Several limitations of this study are noted. We used a subset of patients weighted to match the full cohort. Patients had to be excluded from the analysis due to technical issues (eg, inability to retrieve imaging examinations from PACS) and missing clinical data that were required to execute the models, a potential source of selection bias. As with the original DREAM Challenge, the mammography images were weakly labeled, having only examination-level determination of whether cancer was diagnosed within 12 months. Cancers were not localized on the mammography images. Given that only Hologic equipment was used at UCLA, the algorithm was not evaluated against images acquired using other vendor equipment. Cancer outcome information was obtained from a regional registry, which did not capture outcomes for patients who may have been diagnosed outside of the region and so could have been incorrectly identified as TNs. In addition to examining the accuracy and reliability of the model, the explainability and fairness of the model’s outputs, core aspects of model trustworthiness,18 were not fully explored in this study.
This diagnostic study examined the performance of CEM and CEM+R models in a large, diverse population that had not been previously used to train or validate AI or ML models. The observed performance suggested that promising AI models, even when trained on large data sets, may not necessarily be generalizable to new populations. Our study underscores the need for external validation of AI models in target populations, especially as multiple commercial algorithms arrive on the market. These results suggest that local model performance should be carefully examined before adopting AI clinically.
Accepted for Publication: September 2, 2022.
Published: November 21, 2022. doi:10.1001/jamanetworkopen.2022.42343
Open Access: This is an open access article distributed under the terms of the CC-BY License. © 2022 Hsu W et al. JAMA Network Open.
Corresponding Author: William Hsu, PhD, Medical and Imaging Informatics, Department of Radiological Sciences, David Geffen School of Medicine at University California, Los Angeles, 924 Westwood Blvd, Ste 420, Los Angeles, CA 90024 (firstname.lastname@example.org).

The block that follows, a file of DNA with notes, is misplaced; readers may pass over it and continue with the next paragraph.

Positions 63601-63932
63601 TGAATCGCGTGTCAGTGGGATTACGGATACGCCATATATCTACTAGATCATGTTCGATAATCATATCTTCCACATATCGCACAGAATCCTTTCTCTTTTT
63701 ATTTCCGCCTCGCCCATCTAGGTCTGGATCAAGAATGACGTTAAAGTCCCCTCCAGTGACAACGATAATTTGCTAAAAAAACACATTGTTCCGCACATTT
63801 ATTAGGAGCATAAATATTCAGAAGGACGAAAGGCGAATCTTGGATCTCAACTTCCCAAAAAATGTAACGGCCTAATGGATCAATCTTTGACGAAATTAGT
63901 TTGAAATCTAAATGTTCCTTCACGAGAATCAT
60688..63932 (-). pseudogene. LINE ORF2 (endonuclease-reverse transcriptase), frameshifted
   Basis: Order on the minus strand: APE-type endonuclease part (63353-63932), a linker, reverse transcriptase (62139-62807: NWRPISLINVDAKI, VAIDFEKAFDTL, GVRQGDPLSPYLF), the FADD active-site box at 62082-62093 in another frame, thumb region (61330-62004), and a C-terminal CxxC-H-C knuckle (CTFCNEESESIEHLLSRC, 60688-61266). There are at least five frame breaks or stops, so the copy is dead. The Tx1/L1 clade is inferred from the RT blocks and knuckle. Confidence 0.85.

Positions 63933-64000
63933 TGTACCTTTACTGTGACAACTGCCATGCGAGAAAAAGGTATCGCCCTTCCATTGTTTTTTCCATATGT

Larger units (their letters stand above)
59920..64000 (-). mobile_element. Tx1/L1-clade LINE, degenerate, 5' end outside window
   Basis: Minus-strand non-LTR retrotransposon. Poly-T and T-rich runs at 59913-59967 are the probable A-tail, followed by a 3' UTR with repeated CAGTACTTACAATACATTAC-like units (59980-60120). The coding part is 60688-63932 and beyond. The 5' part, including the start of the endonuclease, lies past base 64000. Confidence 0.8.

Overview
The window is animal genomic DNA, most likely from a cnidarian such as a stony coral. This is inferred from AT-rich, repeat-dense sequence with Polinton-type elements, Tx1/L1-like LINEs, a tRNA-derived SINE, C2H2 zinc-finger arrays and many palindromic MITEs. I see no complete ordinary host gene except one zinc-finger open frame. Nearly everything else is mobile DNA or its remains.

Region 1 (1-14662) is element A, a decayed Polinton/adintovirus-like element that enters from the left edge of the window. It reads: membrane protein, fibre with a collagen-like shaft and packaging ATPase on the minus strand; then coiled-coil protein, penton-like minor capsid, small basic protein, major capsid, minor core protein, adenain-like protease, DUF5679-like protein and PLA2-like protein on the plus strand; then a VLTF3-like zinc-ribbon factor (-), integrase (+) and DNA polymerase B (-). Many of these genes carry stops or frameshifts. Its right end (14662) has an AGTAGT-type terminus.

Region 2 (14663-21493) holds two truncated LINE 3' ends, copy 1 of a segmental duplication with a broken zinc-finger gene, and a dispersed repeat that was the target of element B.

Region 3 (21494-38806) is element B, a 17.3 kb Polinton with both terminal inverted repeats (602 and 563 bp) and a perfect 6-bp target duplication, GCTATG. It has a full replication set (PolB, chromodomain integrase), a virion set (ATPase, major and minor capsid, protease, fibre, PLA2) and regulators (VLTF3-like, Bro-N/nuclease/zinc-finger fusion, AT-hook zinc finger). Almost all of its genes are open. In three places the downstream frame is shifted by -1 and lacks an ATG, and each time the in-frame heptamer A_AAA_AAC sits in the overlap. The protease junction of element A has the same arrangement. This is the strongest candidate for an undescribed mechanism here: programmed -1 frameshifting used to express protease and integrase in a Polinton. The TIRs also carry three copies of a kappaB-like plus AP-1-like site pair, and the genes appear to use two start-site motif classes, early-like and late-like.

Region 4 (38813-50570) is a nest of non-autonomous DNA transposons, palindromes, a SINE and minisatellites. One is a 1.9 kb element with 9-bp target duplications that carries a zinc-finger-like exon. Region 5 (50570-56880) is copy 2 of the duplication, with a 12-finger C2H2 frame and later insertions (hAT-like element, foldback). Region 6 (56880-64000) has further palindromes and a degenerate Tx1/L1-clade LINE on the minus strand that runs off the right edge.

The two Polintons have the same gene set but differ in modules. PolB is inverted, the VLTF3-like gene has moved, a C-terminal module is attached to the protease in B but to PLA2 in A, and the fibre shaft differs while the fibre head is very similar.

Author Contributions: Dr Hsu had full access to all of the data in the study and takes responsibility for the integrity of the data and the accuracy of the data analysis.
Concept and design: Hsu, Wang, Zhu, Lotter, Sorensen, Schaffter, Elmore, Lee.
Acquisition, analysis, or interpretation of data: Hsu, Hippe, Nakhaei, Zhu, Siu, Ahsen, Lotter, Sorensen, Naeim, Buist, Guinney, Elmore, Lee.
Drafting of the manuscript: Hsu, Hippe, Wang, Siu, Ahsen, Lotter, Schaffter, Guinney, Lee.
Critical revision of the manuscript for important intellectual content: Hsu, Hippe, Nakhaei, Zhu, Lotter, Sorensen, Naeim, Buist, Guinney, Elmore, Lee.
Statistical analysis: Hippe, Nakhaei, Siu, Ahsen, Schaffter.
Obtained funding: Lotter, Sorensen, Lee.
Administrative, technical, or material support: Hsu, Nakhaei, Wang, Zhu, Lotter, Sorensen, Naeim, Guinney.
Supervision: Hsu, Sorensen.
Conflict of Interest Disclosures: Dr Hippe reported receiving grants from GE Healthcare, Philips Healthcare, and Canon Medical Systems USA outside the submitted work. Dr Sorensen reported receiving personal fees from Siemens Healthineers outside the submitted work. Dr Naeim reported receiving founder stock from Invista Health, a remote monitoring company, outside the submitted work. Dr Elmore reported serving as editor-in-chief of Adult Primary Care for UpToDate. Dr Lee reported receiving research consulting fees from Grail; receiving textbook royalties from McGraw Hill, Oxford University Press, and UpToDate; and serving on the editorial board for the Journal of the American College of Radiology outside the submitted work. No other disclosures were reported.
Funding/Support: Drs Hsu, Wang, Zhu, Ahsen, Lotter, Sorensen, Naeim, Buist, Elmore, and Lee; Mr Hippe; and Ms Nakhaei were supported by grant R37 CA240403 from the National Institutes of Health (NIH) National Cancer Institute (NCI). Dr Hsu was also supported by grant R01 EB027650 from the NIH National Institute of Biomedical Imaging and Bioengineering and award 1722516 from the National Science Foundation, and Dr Lee was also supported by grants R01 CA262023 and P01 CA154292 from the NIH NCI.
Role of the Funder/Sponsor: The funders had no role in the design and conduct of the study; collection, management, analysis, and interpretation of the data; preparation, review, or approval of the manuscript; and decision to submit the manuscript for publication.
Disclaimer: The results do not represent the views and policies of the National Institutes of Health.